Thursday, April 2, 2015

The 1971 Fisti Awards

[Images May Be Enlarged By Clicking on Them]

1971.  This is one of those Oscar years where the obvious Oscar choices were overlooked in favor of a genre flick that many love (I don't, to be honest).  Despite the fact that I'm not all over the French Connection bandwagon, I'm kind of happy that it won, because it's one of those rare occasions where the Academy didn't merely go for tailor-made bait.  Still, for me this film was about so much more than that particular film, and when you consider the fact that Oscar actually nominated a slate of pretty incredible films (and such range), I'm a little sad that my least favorite of the lineup actually won.  For me, this year was pretty much about two films, which raked in almost all of my personal wins (and are nominated everywhere), and it's one of those instances where I feel like two masterpieces were birthed and it's an absolute shame they can't both be named Best Film of the Year.  It's also the first year so far where an American film has won Best Picture!  So, with all that out of the way, I present to you the Fisti Awards for 1971!

Award's Tally

[5 Wins]

A Clockwork Orange

[4 Wins]

The Last Picture Show

[3 Wins]

Willy Wonka and the Chocolate Factory

[1 Win]

Harold and Maude
Minnie and Moskowitz
Murmur of the Heart
Summer of '42


  1. I have no idea but I don't care for "The Last Picture Show". I found it desolate and maybe that is what it is suppose to convey but it didn't appeal to me. I did like Ben Johnson's performance and Cloris Leachman but I wanted someone to kick Cybill Shepherd's ass. I agree about Clockwork Orange-a disturbing film but an excellent one. I also really liked Death In Venice. This year, for me, just feels a little lack luster-no idea why

    1. :-(

      1971, for me, is so rich. It's one of my favorites. I'm sad you don't like 'The Last Picture Show'. That's a film that broke me in so many ways and continues to seer into my heart. Burstyn breaks my heart every time. For me, it's a film that says so much about our need to feel something, to escape, to free ourselves from the confines of life that are so constricting.


  2. Even though this is the year I was born, I haven't seen much from it. Of what I have, A Clockwork Orange is clearly the best. The French Connection is on my blind spot list this year so I'll see that soon.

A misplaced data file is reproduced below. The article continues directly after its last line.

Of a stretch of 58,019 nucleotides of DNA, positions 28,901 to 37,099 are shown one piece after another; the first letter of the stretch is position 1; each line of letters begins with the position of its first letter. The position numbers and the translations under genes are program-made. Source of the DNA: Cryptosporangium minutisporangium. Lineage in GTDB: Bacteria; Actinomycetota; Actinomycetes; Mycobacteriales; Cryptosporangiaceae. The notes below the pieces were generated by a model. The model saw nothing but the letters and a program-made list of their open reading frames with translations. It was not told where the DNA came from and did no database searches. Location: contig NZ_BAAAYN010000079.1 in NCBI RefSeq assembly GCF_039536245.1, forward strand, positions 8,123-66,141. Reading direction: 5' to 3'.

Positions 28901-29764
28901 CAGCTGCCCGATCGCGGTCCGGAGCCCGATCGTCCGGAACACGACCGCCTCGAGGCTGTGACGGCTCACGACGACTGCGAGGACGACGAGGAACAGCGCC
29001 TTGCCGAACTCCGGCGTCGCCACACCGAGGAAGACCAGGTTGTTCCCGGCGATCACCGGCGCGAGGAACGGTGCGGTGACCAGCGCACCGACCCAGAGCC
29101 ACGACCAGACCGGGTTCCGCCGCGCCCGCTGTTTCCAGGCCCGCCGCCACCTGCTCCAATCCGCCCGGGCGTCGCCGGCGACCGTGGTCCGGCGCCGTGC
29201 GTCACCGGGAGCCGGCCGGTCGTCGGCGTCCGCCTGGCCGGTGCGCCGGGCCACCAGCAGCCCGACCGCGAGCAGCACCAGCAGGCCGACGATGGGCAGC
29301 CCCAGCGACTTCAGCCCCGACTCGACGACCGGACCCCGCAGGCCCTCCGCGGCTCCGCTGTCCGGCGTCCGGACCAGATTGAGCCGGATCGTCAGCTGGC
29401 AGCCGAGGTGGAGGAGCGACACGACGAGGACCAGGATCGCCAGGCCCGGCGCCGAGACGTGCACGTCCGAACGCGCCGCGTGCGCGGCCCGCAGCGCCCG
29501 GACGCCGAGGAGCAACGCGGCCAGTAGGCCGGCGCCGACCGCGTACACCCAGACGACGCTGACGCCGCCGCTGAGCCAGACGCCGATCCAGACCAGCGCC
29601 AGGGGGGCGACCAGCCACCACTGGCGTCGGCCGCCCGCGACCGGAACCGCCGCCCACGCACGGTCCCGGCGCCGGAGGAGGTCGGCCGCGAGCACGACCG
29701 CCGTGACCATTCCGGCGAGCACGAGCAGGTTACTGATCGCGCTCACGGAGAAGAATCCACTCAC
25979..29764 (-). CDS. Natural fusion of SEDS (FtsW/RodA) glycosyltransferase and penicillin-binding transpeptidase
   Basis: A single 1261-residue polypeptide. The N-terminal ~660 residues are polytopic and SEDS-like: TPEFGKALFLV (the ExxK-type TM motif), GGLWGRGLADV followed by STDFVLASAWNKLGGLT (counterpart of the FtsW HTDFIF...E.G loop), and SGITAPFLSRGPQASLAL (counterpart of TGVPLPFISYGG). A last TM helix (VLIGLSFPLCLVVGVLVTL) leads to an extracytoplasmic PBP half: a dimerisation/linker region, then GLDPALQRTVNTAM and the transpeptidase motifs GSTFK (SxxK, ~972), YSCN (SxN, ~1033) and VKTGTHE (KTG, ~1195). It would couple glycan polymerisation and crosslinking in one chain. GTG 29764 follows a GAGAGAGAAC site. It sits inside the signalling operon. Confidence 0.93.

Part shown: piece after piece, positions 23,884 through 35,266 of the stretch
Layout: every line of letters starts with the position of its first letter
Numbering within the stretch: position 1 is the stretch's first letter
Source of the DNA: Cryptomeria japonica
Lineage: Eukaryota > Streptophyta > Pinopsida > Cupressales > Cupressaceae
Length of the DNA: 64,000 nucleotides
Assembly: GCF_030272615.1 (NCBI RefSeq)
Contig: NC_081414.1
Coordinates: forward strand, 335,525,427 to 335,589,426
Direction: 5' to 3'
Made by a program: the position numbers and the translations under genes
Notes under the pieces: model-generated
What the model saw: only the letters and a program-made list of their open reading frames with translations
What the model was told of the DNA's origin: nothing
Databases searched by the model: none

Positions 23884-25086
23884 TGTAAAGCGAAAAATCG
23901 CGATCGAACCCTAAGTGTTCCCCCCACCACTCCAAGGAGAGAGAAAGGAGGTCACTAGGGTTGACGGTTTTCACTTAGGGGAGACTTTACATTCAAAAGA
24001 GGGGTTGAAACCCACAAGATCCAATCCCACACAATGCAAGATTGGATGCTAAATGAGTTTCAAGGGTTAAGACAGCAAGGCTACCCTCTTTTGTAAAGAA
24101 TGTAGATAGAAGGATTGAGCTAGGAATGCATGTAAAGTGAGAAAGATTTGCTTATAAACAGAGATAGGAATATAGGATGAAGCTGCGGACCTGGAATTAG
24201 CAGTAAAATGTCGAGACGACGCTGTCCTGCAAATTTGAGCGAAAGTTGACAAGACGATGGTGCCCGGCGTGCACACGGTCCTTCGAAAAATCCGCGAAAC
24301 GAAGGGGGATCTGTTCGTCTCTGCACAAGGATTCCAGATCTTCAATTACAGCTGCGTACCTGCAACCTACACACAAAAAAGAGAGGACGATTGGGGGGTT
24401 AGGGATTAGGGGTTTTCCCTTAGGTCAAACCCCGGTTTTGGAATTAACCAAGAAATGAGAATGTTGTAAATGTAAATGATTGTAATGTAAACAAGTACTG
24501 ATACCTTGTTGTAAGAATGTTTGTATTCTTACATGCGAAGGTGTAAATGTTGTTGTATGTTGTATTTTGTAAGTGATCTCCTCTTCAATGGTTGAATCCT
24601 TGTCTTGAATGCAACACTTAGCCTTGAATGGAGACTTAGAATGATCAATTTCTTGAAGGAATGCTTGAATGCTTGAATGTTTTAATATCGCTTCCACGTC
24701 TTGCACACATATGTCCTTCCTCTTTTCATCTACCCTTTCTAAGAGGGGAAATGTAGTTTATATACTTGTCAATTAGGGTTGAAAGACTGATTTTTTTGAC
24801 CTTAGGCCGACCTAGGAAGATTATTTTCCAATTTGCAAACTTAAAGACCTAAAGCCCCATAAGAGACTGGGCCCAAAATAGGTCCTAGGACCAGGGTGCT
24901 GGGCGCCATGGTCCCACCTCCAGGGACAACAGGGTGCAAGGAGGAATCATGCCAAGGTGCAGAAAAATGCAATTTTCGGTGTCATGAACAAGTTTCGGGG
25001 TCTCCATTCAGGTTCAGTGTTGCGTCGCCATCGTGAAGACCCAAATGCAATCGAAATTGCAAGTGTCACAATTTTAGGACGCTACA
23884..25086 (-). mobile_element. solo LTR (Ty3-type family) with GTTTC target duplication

1. I hope you can use this as a reference for digging into the rest of the year :-D

  3. Great post! I'd never heard of Murmur of the Heart.

    1. It's a very taboo film, but a great one (basically boils down to a film about a young boy who loses his virginity to his mother) and it's Malle, who you've taken to, so you should check it out. It's a beautifully fleshed out look at adolescence and the loss (and somewhat maintenance) of innocence.

  4. For me, the best film of that year is.... easily A Clockwork Orange. Then again, it's my favorite Stanley Kubrick film.

    1. The more it rests on me, it settles in as my favorite Kubrick too.

  5. A great year.
    Two-Lane Blacktop, Vanishing Point and Wake in Fright are three films that will change you!

    1. Wake in Fright was one of those films that ended and I was like "that's it" but about five minutes later it all came rushing back and I felt, as you put it, changed.

  6. I love The Last Picture Show love. One of my all-time favorites. Also, Willy Wonka and the Chocolate Factory. What a great movie! I've loved that movie pretty much my whole life. '71 was a great year. I have to say. I'm not a huge fan of A Clockwork Orange. It's just so...much. Not sure how to describe it. I certainly admire the craft of it.

    1. Clockwork is a real art piece of a film, but it works, and it says so much about human nature, violence and the ability/lack of ability to change. It's also an incredible adaptation, for it follows the book in all the right places.

      The Last Picture Show is one of those films that has never left me and never will.

  7. Picture:
    Fiddler on the Roof
    The Last Picture Show
    Sunday, Bloody Sunday
    Willy Wonka and the Chocolate Factory-Winner

    Last Picture Show is a great choice and my runner up. Harold and Maude was okay but it didn't blow me away and while I can say A Clockwork Orange was well made and unique I hated it. I still have to see Murmur of the Heart. Of my others nominees Fiddler is a rare exception in the unfortunate burgeoning that was happening to roadshow musicals at the time into elephantine dinosaurs by keeping its scale on the intimate side. Klute and Sunday are excellent examples of the new grit and subject matter that was working it's way into 70's cinema but Wonka is such a unique work, capturing both the wonders of childhood with an underlying drollness that speaks to adults.

    Peter Bogdanovich-The Last Picture Show-Winner
    William Friedkin-The French Connection
    Alan J. Pakula-Klute
    Mel Stuart-Willy Wonka and the Chocolate Factory
    Robert Wise-The Andromeda Strain

    We only share one nominee but I'm glad that one is my winner. I still have to see The Conformist and as I said Murmur too but to me Bogdanovich captures the trapped, slow lingering feeling of an era ending in Picture Show. The black & white photography helps but it's his skill that makes the film so involving and the winner of the year.

    Dirk Bogarde-A Death in Venice
    Peter Finch-Sunday, Bloody Sunday-Winner
    Gene Hackman-The French Connection
    George C. Scott-The Hospital
    Gene Wilder-Willy Wonka and the Chocolate Factory